Over and over, I say that writing is my practice, my prayer, my meditation, my way of life, and sometimes my way to life. I’ve always written. For the most part it’s because it helps me to process this beautiful and heartbreaking thing called life. I also write for a lot less elegant of a reason: I’m obsessed. I can’t not do it. I like to play around with words and push them to their limit of meaning, mix them up with words they don’t “go” with and feel their energy and flicker. I like to step directly into uncomfortable places on the page and make stuff up, climb into shoes I couldn’t in my “real life” and experience the empathic journey through an old woman with dementia, or a homeless teenager, or a man who lives in a small village in Africa. So in short, I’m an obsessed empathy junkie, with an addiction to words.
It’s always been this way. I’ve written all my life, and in my adult life I’ve completed fourteen novels—not all good, but a few of them publishable. I wrote when I had three jobs, when I had small children, when I finally had a book published and was in the thick of promotion, reeling with sudden fantasy accolades like the New York Times best-seller list and long-dreamed experiences like going on Good Morning America, NPR, and much much more. (This Is Not The Story You Think It Is– Amy Einhorn/Putnam 2010) But what I’ve learned in the trenches of “failure” and the altitude of “success” is that what really matters is doing the work. The writing. Writing is just what I do—it’s how I’m wired. I’m no good at getting to the gym or balancing my checkbook, but I know what it is to sit at the intersection of heart and mind and craft that is the writing life, and I’ve done it with all my might for a long time.
Turns out…this is an uncommon way to live. Not a lot of people know how to climb into that uncomfortable but enchanted playground and play, skin their knee, fall off the merry-go-round, pump so hard on the swing they swear their sneakers touch the sky. That’s why I started my Haven Writing Retreats a few years ago. I want to help people play the way I know how to play, for their own creative process, but also to help them process life. I’ve worked with hundreds of people, mostly in Montana where I live, but also across the US, and abroad. It is such an honor to help facilitate creative self-expression and to help people develop their unique writing voice, whether or not my attendees are “writers.” Everyone who comes to Haven shares one thing in common: they are seekers. I love being in the midst of ten minds and seeing where they go. It’s the best wine I have ever tasted. (And it’s absolutely ruined my ability to make small-talk in the grocery store, so if you see me in the green grocer section, I apologize in advance!)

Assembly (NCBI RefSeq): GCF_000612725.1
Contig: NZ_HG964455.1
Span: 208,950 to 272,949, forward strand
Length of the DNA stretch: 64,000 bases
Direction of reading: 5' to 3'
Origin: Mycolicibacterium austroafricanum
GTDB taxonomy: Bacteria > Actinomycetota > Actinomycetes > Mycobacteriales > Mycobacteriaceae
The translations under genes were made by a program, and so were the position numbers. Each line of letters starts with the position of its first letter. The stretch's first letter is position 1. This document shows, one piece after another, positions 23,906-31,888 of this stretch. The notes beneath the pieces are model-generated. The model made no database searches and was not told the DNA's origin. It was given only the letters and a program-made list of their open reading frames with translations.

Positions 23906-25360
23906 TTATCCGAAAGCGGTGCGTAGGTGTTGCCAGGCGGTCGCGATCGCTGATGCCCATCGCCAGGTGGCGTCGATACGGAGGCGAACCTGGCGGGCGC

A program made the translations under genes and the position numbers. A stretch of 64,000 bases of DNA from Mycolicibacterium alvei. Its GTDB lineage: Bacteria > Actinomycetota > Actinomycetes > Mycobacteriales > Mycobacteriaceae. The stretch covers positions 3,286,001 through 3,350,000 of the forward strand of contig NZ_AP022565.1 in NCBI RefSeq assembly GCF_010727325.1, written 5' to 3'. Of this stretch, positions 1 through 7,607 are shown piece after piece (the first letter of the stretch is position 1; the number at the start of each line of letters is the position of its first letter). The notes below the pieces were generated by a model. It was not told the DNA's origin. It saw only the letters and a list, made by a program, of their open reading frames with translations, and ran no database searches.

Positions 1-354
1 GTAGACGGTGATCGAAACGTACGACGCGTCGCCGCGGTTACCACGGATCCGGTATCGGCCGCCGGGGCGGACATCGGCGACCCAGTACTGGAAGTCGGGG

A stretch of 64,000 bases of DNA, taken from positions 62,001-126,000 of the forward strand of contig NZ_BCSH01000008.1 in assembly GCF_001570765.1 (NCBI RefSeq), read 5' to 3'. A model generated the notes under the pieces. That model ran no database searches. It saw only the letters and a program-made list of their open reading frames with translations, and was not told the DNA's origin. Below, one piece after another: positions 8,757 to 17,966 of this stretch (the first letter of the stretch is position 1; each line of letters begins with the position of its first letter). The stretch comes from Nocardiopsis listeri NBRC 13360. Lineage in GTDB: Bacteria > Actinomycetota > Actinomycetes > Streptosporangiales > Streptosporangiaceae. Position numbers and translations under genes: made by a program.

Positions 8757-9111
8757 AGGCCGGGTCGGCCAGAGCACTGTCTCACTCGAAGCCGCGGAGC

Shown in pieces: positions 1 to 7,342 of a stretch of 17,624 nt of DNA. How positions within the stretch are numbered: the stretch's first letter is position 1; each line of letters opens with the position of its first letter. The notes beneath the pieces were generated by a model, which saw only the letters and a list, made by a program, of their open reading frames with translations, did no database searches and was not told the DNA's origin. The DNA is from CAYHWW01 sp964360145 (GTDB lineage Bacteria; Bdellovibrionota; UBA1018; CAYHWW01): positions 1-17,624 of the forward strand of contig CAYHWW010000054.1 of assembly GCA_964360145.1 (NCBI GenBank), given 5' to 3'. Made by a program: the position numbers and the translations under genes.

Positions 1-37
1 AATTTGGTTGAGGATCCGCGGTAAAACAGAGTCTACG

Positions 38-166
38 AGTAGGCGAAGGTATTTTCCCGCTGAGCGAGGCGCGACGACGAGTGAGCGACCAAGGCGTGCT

I’m telling you all this because in the crazy world of curiosity and sharing that hatched and feeds the internet, there is something called a Blog Hop. It is a wonderful way for writers to support one another, share their own musings on writing, and shine a light on other writers. I have found writers to be incredibly generous and that’s a good thing, because the writing life can feel very very lonely. To that end, one of my very first Haven attendees, Mary Novaria, asked me to participate, and I was thrilled to come along for the ride, as well as pass the torch to other Haven alums. (I’m fiercely devoted to anyone who comes to Haven to take a powerful stand for their creative self-expression and very honored that the Haven Retreat was just named (on April 22nd, only two years since its inception) one of the top five retreats in the US by Open Road Media!) These Haven writers are listed below, along with their photos, bios, and links and you can look forward to their answers to the following questions next Monday on their blogs. Please tune in and enjoy!
With my trusty pen!
Blog Hop Questions:
1) What am I working on/writing?